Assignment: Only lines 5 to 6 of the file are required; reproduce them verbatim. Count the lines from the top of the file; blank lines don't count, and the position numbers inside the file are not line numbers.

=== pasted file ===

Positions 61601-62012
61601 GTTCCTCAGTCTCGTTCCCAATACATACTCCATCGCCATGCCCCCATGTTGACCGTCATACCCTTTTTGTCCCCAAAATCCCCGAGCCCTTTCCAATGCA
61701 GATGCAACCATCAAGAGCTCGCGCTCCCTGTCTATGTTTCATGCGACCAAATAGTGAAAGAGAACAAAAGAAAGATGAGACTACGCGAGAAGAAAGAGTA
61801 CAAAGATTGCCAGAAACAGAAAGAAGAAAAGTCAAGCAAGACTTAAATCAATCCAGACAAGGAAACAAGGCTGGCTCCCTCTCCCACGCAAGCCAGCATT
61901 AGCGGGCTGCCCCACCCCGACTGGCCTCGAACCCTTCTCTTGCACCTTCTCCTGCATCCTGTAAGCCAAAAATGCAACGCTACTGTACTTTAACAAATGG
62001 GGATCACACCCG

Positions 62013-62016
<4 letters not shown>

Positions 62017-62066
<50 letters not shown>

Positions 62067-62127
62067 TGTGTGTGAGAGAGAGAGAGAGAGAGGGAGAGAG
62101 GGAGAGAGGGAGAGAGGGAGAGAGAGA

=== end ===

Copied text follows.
61901 AGCGGGCTGCCCCACCCCGACTGGCCTCGAACCCTTCTCTTGCACCTTCTCCTGCATCCTGTAAGCCAAAAATGCAACGCTACTGTACTTTAACAAATGG
62001 GGATCACACCCG